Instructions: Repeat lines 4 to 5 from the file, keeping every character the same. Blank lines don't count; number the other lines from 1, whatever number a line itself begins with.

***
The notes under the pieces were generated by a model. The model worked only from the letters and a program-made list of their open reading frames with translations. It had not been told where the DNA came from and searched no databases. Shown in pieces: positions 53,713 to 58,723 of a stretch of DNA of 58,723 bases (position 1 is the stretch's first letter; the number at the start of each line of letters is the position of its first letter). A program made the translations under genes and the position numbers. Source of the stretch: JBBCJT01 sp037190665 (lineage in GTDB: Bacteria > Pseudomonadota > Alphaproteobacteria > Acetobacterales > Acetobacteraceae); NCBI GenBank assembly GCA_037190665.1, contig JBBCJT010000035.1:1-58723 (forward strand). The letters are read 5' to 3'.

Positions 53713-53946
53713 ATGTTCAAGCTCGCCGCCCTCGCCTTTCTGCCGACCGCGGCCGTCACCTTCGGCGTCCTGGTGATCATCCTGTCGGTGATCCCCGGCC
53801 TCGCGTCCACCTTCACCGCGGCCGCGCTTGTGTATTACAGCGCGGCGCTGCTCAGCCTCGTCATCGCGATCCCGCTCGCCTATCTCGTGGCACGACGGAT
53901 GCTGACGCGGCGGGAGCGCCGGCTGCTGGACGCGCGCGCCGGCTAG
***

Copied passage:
53801 TCGCGTCCACCTTCACCGCGGCCGCGCTTGTGTATTACAGCGCGGCGCTGCTCAGCCTCGTCATCGCGATCCCGCTCGCCTATCTCGTGGCACGACGGAT
53901 GCTGACGCGGCGGGAGCGCCGGCTGCTGGACGCGCGCGCCGGCTAG